A Comparison of Terahertz Pulsed Imaging with Transmission Microradiography for Depth Measurement of Enamel Demineralisation in vitroPickwell E. · Wallace V.P. · Cole B.E. · Ali S. · Longbottom C. · Lynch R.J.M. · Pepper M.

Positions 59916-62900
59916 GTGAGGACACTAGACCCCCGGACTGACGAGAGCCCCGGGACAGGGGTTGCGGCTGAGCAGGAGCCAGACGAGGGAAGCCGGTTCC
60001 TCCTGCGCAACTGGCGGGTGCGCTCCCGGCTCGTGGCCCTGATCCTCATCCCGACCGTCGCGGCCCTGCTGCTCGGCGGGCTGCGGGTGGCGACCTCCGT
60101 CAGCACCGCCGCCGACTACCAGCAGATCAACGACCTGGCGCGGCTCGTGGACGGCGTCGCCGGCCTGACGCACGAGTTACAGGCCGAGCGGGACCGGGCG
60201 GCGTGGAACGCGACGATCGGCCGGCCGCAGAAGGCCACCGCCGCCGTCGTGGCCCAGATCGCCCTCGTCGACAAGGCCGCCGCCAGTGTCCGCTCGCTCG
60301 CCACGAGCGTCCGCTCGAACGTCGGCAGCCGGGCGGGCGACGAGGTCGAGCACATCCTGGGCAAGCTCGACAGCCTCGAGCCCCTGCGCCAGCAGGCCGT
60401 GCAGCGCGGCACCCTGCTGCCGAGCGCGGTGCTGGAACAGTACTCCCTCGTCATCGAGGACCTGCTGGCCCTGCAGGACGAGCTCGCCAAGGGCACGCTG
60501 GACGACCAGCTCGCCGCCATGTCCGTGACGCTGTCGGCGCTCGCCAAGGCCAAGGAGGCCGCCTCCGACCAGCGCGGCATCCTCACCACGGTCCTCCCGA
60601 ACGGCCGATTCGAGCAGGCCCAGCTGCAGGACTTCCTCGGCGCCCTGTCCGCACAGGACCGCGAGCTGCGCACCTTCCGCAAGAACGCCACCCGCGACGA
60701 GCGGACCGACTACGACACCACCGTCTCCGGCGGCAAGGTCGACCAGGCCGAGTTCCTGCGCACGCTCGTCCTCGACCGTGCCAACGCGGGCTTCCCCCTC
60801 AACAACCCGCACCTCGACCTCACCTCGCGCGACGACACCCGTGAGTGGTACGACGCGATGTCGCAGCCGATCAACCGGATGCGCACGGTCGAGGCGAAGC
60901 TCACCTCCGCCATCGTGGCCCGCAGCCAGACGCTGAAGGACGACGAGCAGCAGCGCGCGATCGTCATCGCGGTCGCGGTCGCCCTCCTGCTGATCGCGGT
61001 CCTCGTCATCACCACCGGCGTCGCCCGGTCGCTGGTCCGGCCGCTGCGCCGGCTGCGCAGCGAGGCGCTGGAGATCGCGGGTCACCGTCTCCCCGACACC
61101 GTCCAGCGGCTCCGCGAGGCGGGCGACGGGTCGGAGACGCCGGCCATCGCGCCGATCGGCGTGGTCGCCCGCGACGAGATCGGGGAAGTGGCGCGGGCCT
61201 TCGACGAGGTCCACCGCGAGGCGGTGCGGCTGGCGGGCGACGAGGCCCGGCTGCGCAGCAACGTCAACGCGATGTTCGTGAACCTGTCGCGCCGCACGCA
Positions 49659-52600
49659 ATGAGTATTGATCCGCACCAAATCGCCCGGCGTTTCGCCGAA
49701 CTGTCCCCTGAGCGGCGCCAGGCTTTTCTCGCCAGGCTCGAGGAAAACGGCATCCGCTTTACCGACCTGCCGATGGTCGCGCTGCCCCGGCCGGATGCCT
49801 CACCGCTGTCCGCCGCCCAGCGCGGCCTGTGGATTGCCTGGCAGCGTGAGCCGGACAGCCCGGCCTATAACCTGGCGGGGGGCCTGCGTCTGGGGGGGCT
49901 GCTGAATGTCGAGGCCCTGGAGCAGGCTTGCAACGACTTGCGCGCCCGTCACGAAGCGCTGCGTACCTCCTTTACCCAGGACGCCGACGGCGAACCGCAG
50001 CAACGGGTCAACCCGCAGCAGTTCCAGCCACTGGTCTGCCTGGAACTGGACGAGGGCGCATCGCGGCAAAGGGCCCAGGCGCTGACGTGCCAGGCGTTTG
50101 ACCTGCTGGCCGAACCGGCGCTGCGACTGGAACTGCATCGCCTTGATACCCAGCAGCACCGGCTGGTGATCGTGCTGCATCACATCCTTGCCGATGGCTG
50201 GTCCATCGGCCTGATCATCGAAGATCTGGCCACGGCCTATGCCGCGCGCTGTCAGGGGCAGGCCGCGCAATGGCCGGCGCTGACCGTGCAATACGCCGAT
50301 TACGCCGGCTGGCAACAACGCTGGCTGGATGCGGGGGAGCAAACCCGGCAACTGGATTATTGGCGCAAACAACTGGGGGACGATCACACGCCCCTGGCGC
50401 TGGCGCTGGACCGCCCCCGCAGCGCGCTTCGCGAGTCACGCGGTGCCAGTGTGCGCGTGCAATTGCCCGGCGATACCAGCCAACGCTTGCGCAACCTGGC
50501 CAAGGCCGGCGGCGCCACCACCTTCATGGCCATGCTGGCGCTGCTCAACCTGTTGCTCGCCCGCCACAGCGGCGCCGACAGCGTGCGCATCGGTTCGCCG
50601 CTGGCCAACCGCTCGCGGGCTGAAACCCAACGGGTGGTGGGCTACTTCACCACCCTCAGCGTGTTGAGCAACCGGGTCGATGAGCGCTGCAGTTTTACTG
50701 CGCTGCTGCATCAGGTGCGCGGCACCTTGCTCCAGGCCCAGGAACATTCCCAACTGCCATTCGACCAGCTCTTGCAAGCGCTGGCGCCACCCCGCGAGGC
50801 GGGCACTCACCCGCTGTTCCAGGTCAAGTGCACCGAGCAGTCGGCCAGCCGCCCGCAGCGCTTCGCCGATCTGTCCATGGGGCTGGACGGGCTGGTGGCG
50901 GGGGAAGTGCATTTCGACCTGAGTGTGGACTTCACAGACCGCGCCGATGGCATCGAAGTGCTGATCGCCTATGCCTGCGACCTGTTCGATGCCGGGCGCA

Terahertz pulsed imaging (TPI) is a relatively new, non-ionising and non-destructive imaging technique for studying hard tissues which does not require tooth section preparation, unlike transmission microradiography (TMR). If TPI can measure the depths of caries/demineralisation lesions accurately the same tooth samples could be reused and remeasured during in vitro and in situ studies on de- and/or remineralisation. The aim of this study was to compare TPI and TMR for measuring the depths of a range of artificially induced bovine enamel demineralised lesions in vitro. Bovine slabs with artificial caries, induced to different levels of demineralisation by two different but standard demineralisation techniques (‘acid gel’ and ‘carbopol’) were measured by TPI and TMR and the readings compared. The set of TPI/TMR measurements obtained on the gel-demineralised slabs showed an extremely high coefficient of determination (r2 = 0.995). Detailed analysis of the results and theoretical considerations (involving the relationship between refractive index profiling and mineral loss profile) are used to explain the findings and show that for acid gel lesions TPI is measuring demineralisation in the range of 47% of that of TMR depth plus an intercept of 16 µm, with further calculations allowing the TMR depths to be determined to within 5% using TPI.
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